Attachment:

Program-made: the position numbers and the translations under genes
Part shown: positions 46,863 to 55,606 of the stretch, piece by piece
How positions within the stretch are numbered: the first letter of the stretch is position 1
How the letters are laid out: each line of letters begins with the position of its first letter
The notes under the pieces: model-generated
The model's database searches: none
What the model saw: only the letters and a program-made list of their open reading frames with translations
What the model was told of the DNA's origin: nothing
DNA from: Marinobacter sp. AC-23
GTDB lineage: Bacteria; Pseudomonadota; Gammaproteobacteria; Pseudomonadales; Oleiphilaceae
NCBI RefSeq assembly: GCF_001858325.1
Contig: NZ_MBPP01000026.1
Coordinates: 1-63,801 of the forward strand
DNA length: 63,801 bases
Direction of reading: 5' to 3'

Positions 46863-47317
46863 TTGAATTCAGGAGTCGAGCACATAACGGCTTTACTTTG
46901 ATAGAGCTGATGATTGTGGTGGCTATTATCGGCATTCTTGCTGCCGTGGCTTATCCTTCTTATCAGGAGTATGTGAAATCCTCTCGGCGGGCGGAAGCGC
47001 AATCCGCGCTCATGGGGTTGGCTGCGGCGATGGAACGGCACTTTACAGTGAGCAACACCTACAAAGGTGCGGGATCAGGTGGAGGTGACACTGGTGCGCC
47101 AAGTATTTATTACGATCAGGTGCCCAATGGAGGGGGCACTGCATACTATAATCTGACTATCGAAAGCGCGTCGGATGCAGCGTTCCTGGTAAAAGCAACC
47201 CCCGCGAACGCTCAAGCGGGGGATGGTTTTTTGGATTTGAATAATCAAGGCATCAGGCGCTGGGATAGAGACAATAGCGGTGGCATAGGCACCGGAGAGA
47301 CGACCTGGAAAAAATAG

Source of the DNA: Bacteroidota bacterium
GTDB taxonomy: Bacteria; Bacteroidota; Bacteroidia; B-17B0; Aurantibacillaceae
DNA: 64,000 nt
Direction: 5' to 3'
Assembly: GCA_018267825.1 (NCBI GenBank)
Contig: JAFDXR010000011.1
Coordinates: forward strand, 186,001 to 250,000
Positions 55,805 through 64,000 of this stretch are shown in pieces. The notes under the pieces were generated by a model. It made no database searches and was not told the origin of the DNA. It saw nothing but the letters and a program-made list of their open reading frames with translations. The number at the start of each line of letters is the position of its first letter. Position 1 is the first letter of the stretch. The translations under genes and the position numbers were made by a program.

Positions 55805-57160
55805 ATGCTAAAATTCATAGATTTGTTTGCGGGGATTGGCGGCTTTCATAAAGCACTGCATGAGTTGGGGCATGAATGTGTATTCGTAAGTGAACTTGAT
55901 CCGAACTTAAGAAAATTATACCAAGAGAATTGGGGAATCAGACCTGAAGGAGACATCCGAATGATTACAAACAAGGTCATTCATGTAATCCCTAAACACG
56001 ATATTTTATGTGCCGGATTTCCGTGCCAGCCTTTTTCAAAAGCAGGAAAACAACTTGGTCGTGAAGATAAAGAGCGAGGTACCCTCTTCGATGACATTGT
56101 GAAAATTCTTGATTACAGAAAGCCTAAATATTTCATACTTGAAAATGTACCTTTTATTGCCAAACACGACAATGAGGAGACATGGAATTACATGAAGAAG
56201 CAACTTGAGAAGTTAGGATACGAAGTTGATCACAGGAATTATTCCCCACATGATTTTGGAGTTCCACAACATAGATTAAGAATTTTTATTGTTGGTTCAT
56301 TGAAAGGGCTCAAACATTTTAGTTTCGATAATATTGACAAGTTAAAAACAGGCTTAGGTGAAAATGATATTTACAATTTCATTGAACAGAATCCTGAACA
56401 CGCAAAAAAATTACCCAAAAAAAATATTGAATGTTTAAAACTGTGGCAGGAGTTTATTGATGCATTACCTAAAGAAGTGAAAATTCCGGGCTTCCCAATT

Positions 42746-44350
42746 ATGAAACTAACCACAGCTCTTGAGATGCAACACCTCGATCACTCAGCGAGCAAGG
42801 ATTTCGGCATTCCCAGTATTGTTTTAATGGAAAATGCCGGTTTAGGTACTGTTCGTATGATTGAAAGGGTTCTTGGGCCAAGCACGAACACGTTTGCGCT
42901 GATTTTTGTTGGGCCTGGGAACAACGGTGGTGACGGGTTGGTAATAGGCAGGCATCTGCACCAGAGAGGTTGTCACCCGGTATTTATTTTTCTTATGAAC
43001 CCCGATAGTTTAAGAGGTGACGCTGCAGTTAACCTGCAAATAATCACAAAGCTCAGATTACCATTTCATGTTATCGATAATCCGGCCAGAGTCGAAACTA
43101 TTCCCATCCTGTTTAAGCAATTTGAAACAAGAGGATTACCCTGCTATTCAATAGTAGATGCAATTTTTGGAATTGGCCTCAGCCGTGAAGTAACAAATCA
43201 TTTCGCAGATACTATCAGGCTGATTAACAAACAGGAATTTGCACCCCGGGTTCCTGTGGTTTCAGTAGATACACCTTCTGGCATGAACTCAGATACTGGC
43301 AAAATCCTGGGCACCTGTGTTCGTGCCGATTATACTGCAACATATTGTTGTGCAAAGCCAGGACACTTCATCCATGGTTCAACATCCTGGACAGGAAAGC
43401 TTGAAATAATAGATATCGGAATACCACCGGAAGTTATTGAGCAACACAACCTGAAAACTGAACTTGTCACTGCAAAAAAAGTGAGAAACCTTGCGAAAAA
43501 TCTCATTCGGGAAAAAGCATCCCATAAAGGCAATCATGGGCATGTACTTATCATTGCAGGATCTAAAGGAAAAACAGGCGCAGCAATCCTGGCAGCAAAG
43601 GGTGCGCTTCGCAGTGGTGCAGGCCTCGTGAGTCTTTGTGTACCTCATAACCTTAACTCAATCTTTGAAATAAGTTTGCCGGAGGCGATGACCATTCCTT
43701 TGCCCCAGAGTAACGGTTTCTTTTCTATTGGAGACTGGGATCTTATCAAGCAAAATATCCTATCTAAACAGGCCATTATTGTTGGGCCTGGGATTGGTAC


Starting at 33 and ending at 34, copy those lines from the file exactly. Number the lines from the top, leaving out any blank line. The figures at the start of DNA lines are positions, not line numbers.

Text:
55901 CCGAACTTAAGAAAATTATACCAAGAGAATTGGGGAATCAGACCTGAAGGAGACATCCGAATGATTACAAACAAGGTCATTCATGTAATCCCTAAACACG
56001 ATATTTTATGTGCCGGATTTCCGTGCCAGCCTTTTTCAAAAGCAGGAAAACAACTTGGTCGTGAAGATAAAGAGCGAGGTACCCTCTTCGATGACATTGT